Michigan may soon be joining the rising wave of states legislating that collegiate athletes should be able, at the very least, make money off their own likeness.

A hot topic nationally, with states like California leading the way, the legislation would allow student-athletes to receive compensation from a third party in exchange for using any forms of name, likeness or image, which the bill's sponsor say is something any other private citizen can do.

The legislation from state Reps. Brandt Iden (R-Oshtemo) and Joe Tate (D-Detroit) goes after the National Collegiate Athletic Association’s (NCAA) rules on amateurism.

Iden is a former collegiate tennis player at Kalamazoo College. Tate played football at Michigan State and then in the NFL.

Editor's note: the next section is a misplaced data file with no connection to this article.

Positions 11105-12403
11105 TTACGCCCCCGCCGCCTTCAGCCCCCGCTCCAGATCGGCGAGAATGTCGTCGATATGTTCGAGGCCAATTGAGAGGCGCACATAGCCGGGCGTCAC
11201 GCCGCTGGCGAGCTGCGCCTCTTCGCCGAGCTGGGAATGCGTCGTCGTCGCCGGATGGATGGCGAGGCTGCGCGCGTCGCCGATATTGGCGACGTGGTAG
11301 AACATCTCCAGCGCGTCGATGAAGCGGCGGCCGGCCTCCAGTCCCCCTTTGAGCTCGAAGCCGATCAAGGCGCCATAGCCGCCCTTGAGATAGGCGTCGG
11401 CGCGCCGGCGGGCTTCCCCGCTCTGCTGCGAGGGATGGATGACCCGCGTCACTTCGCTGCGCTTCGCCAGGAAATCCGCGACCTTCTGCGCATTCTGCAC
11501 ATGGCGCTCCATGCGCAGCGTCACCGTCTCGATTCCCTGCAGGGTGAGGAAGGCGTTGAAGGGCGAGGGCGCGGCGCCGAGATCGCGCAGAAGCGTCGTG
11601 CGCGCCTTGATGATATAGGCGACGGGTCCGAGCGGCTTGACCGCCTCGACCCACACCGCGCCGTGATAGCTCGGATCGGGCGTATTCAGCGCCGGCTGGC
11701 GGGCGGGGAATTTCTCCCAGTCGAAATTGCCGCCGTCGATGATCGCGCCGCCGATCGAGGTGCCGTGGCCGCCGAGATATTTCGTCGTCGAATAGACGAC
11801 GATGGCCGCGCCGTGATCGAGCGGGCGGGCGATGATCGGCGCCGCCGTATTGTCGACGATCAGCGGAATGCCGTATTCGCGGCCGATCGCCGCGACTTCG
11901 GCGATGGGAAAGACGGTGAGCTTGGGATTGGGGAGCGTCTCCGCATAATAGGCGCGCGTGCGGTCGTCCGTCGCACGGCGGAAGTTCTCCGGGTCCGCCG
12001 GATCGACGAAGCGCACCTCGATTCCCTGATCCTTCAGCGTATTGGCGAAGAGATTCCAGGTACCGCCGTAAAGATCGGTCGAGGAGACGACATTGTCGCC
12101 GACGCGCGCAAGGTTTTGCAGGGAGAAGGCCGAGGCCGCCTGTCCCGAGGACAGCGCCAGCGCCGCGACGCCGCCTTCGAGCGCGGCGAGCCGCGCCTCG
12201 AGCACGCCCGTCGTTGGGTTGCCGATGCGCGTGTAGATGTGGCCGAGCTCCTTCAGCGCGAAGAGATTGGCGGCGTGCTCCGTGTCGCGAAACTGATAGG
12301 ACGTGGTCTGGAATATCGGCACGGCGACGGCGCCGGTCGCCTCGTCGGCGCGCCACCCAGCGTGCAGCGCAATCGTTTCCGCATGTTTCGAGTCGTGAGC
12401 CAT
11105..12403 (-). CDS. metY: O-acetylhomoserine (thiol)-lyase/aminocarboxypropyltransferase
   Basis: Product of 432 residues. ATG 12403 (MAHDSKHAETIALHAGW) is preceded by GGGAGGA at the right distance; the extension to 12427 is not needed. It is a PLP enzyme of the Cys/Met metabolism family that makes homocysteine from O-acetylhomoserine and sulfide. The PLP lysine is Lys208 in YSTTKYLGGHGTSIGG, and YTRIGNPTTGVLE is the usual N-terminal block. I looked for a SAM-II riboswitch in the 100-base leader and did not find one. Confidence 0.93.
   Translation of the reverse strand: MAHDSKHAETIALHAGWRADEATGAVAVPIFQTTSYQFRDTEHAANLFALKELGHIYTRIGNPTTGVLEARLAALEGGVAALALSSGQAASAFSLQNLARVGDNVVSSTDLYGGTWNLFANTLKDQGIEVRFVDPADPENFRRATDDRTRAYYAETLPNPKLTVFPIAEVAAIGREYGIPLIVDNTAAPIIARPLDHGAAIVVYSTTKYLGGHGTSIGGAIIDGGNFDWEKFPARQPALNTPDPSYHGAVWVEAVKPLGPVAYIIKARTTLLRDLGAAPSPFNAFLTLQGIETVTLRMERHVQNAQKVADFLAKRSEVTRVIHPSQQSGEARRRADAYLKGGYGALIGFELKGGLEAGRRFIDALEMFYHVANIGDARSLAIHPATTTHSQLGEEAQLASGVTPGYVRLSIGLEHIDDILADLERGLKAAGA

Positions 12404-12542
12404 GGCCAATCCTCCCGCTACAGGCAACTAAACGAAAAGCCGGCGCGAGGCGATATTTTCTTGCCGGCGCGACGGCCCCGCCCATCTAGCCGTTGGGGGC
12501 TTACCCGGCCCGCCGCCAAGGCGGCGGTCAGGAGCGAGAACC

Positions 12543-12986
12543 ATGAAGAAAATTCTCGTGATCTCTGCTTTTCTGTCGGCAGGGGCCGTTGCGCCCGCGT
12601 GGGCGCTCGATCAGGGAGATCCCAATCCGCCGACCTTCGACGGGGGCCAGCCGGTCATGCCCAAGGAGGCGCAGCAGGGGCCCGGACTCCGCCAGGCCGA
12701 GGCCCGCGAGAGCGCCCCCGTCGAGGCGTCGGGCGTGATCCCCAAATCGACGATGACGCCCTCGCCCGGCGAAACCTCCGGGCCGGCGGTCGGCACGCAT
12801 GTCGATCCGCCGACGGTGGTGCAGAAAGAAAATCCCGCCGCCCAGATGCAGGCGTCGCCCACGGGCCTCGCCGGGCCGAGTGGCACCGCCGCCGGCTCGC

“We’re not going to punt on this issue. We’re going to lead,” said Iden. “College sports is a billion-dollar business, but these outdated NCAA rules treat the student-athletes at the heart of that business unfairly. Right now, student-athletes have no liberty when it comes to capitalizing on their own names and images.”

Tate added, “someone can set up a signing at their store and charge $25 per inscription, but the student-athlete providing that signature or inscription gets nothing under current NCAA bylaws. Athletes who are struggling to get by and unable to even have a little walking around money are going to be able to enter into the market through their current craft, and that’s a positive and just development.”

An additional bill sponsored by Tate would also allow agents to enter into contracts with student-athletes, which is currently considered a crime in Michigan.

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